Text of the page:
Here Are the 10 Apple iPhone Macro Challenge Winners

Here Are the 10 Apple iPhone Macro Challenge Winners
Photo: Caitlin McGarry/Gizmodo

Earlier this year, Apple invited photographers to take their best macro images using the iPhone 13 Pro and iPhone 13 Pro Max. Participants had only a few weeks to submit their top shots for a chance at being featured in a gallery on Apple Newsroom,, Apple Instagram (@apple), and possibly even in digital campaigns, Apple Store locations, billboards, or in a public photo exhibition. Marketing (and free content gathering for Apple) aside, the contest is a great demonstration of what consumer-grade computational photography can do.

If you’re wondering why macro or close-up shots, in particular, are the highlight here, it’s because the iPhone 13 Pro models come with a new ultra-wide camera with an f/1.8 aperture that can take photos from only 2cm away — something even pricey macro lenses can’t achieve.

Today, the company announced the victors, and the winning photos look as if they’d been shot on a mirrorless camera. Just keep in mind as you view these that the participating photographers could edit photos using third-party software, so don’t expect such high-quality images straight out of an iPhone. Remember, the best camera is the one you have in your pocket — with a trained eye and some simple editing techniques, anyone can turn an ordinary photo into a masterpiece.

Anyhow, these photos do prove the iPhone 13 Pro and iPhone 13 Pro Max are capable of taking tack-sharp macros from very close distances. Without further ado, here are the winning photos in Apple’s iPhone Macro Challenge. Oh, and let us know in the comments which one of these is your favourite!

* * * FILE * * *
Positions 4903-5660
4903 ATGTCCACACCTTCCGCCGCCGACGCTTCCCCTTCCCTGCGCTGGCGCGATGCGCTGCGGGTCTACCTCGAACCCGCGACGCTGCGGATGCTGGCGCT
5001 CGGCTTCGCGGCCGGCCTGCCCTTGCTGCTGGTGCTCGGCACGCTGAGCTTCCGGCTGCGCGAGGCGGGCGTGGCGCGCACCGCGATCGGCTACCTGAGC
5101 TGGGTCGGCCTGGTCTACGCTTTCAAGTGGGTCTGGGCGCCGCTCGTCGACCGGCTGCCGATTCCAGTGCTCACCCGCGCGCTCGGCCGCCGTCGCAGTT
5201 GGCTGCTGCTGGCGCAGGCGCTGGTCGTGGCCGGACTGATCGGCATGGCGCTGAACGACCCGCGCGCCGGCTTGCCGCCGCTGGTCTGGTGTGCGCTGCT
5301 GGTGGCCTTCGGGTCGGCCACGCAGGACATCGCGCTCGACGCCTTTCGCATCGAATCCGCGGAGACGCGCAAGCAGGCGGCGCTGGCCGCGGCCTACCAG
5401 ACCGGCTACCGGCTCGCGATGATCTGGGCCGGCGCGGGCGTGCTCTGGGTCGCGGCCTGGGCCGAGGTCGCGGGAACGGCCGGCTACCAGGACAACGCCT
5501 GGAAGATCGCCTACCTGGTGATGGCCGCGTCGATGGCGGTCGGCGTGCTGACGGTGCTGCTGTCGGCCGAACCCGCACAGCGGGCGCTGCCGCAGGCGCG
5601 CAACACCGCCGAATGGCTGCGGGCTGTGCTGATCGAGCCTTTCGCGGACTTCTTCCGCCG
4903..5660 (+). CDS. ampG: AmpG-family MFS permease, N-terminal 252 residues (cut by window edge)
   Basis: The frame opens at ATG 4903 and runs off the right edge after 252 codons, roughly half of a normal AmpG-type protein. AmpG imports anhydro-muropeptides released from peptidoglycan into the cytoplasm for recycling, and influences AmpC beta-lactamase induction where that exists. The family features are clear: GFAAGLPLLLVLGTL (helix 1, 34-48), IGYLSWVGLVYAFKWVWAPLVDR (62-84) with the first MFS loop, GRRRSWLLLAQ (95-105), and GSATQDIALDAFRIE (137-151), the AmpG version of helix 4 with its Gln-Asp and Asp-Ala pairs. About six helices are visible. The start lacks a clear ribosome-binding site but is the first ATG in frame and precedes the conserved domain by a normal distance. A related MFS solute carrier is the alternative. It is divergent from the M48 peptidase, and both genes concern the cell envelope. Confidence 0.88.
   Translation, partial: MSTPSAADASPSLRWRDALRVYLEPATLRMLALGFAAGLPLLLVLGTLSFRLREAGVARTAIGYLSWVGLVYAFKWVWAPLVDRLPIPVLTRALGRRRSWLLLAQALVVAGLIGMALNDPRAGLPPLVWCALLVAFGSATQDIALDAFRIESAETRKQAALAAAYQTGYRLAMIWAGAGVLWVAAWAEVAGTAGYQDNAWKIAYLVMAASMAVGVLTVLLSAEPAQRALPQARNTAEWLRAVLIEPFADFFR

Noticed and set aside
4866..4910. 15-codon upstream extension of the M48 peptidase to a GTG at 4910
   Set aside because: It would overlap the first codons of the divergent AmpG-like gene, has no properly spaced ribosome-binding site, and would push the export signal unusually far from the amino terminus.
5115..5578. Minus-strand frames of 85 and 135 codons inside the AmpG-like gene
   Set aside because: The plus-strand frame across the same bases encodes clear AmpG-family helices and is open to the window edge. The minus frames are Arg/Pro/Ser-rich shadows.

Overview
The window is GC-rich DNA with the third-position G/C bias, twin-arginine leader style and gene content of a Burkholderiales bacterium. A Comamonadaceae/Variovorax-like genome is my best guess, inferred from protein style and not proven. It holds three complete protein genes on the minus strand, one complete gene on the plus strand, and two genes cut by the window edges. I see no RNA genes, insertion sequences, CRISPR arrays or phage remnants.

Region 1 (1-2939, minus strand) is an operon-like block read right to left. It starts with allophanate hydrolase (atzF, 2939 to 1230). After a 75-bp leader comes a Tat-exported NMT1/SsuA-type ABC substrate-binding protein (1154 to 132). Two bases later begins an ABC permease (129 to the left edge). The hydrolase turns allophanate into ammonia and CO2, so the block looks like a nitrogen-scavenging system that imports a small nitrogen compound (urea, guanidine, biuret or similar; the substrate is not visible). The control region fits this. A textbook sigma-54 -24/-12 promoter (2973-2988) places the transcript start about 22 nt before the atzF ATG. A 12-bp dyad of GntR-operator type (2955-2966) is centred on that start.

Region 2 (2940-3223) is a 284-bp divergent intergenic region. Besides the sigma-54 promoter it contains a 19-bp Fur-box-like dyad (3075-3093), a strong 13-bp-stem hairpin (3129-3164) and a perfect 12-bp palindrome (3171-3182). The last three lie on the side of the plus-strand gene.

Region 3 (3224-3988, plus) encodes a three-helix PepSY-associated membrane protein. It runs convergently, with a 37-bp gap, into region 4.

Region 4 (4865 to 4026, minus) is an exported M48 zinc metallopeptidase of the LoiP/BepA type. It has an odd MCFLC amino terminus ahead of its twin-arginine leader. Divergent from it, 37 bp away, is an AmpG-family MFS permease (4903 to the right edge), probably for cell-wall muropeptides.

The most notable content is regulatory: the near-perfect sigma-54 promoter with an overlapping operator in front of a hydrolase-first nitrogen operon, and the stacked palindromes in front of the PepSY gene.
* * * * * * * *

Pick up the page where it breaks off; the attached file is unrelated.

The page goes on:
“Sea Glass” by Guido Cassanelli

iPhone 13 Pro Max (Photo: “Sea Glass” by Guido Cassanelli)iPhone 13 Pro Max (Photo: “Sea Glass” by Guido Cassanelli)

The iPhone 13 Pro Max captured the striking colours of this sea glass, and the ultra-close focus adds ambiguity to the subject. “I was walking on the beach enjoying a beautiful sunset, and decided to collect some of these small pieces of sea glass to give macro photography on iPhone 13 Pro Max a try. It looks like something strange is happening inside the one placed in the centre — it looks like amber. I really love that texture,” photographer Guido Cassanelli said.

“The Cave” by Marco Colletta

iPhone 13 Pro (Photo: “The Cave” by Marco Colletta)iPhone 13 Pro (Photo: “The Cave” by Marco Colletta)

When Marco Colletta snapped this shot, he didn’t see a flower, but a deep, dark cave ready to be explored. “When I first learned about macro mode, I thought it was one more cool new feature I was excited to get with my new iPhone 13 Pro. But when I started exploring its possibilities, I really started loving it. I discovered it gives me the possibility to turn nearly everything I see into an abstract subject, different from what it is in reality. This feature really did unlock my imagination,” Colletta said.

“Strawberry in Soda” by Ashley Lee

iPhone 13 Pro (Photo: “Strawberry in Soda” by Ashley Lee)iPhone 13 Pro (Photo: “Strawberry in Soda” by Ashley Lee)

Ashlee Lee took two items out of her kitchen fridge, a strawberry and a can of soda, and used these simple objects to create a lively, visually exciting photograph.

“I was amazed by the level of detail I was able to capture by taking a macro photo, as I could see the individual bubbles from the soda that were forming on the strawberry’s surface. I chose a strawberry as the subject because I liked how the bright red popped against the black background. The stark contrast focuses your attention on the strawberry and its bubbles, and makes it seem as if the strawberry is floating in space,” Lee said.

“Honeycomb” by Tom Reeves

iPhone 13 Pro (Photo: “Honeycomb” by Tom Reeves)iPhone 13 Pro (Photo: “Honeycomb” by Tom Reeves)